Within the frame of the present invention it is also possible to design the above described apparatus in somewhat different manner. With the use of a slowly running motor, it is possible instead of a screw 31 and screw wheel 29 to use two interengaging bevel gears and to arrange motor axis-parallel to the shaft 28 with the gears mounted on it and on the shaft 28. The upper end of each or both rods 32 can be provided with a thread which is rotatable by a motor and displaceable vertically on the thread so that the motor can positively displace the rods upwardly and downwardly. A further possibility is that, instead of the motor 30, the worm 31 and the worm gear 29 another drive element for example hydraulic or pneumatic cylinder-piston unit can be used for rotating the shaft 28. It is also possible to get rid of the whole mechanical drive and to dispense with the control mechanism. In this way a simple design is provided for manual operation. The worm gear 29 is replaced with a hand wheel or a lever fixedly connected with the shaft 28, which can be turned by 90 more depending on the eccentricity of the crank.
In this case naturally the automatic supply of the cell elements is dispensed with and after a testing time the above described operation is performed manually. Especially in this case it is advantageous instead of the rinsing conduit 7 and the conduits 20 in the cell base 8 and the displaceable port for the conduit 19, to utilize a rinsing block as shown in FIGS. 7 and 8, and identified with reference numeral 40. In this case such a rinsing block is arranged between two cell packs. After shutting off the testing fluid supply to the testing cells, it flows back and a rinsing block is moved to the cell base. It is fixed in the above described manner and again the testing fluid is used as rinsing fluid for rinsing the conduit in the connecting member 6 and the conduits connected with the connecting member. After rinsing of these conduits they can be further subjected to blowing action.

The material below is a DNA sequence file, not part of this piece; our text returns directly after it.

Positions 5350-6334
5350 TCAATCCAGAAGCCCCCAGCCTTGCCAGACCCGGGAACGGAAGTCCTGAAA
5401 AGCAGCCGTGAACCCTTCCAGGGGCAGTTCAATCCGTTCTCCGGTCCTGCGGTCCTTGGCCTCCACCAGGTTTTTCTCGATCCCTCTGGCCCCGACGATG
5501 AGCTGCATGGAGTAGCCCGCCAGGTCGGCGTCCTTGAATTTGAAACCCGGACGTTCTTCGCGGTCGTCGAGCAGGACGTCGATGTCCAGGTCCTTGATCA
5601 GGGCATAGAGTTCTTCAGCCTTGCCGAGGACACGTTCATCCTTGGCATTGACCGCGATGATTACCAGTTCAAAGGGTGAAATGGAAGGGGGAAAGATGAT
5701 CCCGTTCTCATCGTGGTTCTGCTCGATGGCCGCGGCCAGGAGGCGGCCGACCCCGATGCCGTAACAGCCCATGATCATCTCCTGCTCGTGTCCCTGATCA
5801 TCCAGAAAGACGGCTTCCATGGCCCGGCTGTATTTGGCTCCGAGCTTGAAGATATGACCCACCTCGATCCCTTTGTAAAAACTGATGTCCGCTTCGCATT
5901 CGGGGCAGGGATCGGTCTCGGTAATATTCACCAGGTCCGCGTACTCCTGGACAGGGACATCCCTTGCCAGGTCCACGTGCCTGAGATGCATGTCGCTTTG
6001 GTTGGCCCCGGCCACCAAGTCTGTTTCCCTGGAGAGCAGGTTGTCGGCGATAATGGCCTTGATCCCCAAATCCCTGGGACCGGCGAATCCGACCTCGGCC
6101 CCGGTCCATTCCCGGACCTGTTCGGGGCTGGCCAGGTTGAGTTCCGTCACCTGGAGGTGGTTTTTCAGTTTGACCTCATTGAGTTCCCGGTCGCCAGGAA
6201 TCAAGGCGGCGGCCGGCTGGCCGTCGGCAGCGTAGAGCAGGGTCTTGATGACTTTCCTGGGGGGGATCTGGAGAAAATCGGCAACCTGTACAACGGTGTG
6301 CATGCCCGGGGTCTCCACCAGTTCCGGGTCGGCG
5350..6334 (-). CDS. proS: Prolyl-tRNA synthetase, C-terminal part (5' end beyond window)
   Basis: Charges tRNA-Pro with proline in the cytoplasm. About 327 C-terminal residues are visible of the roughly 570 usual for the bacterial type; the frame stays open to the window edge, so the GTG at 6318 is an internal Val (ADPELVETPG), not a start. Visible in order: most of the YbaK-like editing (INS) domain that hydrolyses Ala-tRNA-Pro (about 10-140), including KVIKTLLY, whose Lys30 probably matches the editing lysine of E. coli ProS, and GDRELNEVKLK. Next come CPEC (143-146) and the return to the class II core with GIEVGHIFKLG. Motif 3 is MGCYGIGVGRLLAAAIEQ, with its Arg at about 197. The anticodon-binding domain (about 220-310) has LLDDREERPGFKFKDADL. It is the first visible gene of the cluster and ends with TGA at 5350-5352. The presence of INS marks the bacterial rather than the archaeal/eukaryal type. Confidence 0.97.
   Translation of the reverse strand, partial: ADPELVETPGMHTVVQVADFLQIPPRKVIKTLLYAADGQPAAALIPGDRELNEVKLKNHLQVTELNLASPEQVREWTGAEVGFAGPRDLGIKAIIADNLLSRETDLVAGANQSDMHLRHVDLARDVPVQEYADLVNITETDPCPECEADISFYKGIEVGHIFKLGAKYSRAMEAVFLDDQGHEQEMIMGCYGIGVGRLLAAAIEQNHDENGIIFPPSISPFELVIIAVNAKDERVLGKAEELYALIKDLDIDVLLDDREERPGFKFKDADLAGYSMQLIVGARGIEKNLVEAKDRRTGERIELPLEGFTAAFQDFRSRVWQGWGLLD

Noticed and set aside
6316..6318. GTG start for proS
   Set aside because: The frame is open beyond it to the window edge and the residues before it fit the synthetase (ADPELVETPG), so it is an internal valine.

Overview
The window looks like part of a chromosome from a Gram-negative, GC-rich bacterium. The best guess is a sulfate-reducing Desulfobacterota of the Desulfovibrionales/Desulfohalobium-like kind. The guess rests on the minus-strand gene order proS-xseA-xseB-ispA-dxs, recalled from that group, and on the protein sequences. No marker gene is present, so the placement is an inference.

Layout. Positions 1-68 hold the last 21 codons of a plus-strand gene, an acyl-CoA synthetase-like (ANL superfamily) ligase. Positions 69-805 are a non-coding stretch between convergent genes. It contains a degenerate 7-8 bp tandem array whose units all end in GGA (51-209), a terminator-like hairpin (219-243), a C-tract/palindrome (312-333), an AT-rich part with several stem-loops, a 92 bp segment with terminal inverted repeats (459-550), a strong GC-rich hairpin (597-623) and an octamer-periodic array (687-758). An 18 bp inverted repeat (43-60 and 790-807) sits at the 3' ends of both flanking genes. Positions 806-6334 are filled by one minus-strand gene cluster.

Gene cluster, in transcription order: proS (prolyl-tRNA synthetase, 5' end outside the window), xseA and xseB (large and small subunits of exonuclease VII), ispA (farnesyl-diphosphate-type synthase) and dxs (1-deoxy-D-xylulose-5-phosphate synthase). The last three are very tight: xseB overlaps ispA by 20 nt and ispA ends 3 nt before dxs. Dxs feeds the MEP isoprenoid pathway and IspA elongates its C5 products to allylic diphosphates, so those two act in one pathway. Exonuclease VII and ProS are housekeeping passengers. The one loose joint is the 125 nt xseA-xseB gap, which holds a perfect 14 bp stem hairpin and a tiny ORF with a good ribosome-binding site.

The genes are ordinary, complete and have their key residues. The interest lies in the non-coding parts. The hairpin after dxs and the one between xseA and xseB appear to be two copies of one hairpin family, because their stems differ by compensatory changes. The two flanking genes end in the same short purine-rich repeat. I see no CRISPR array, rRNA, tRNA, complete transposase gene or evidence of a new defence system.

It is not necessary to form the individual cells as shown in FIGS. 2, 3 and 4. As can be seen from FIGS. 5 and 6, the cells identified here with reference numeral 51 can be formed as an integral member with the cylinder casings 52. Thereby neither the above described apparatus nor the above described process is to be changed.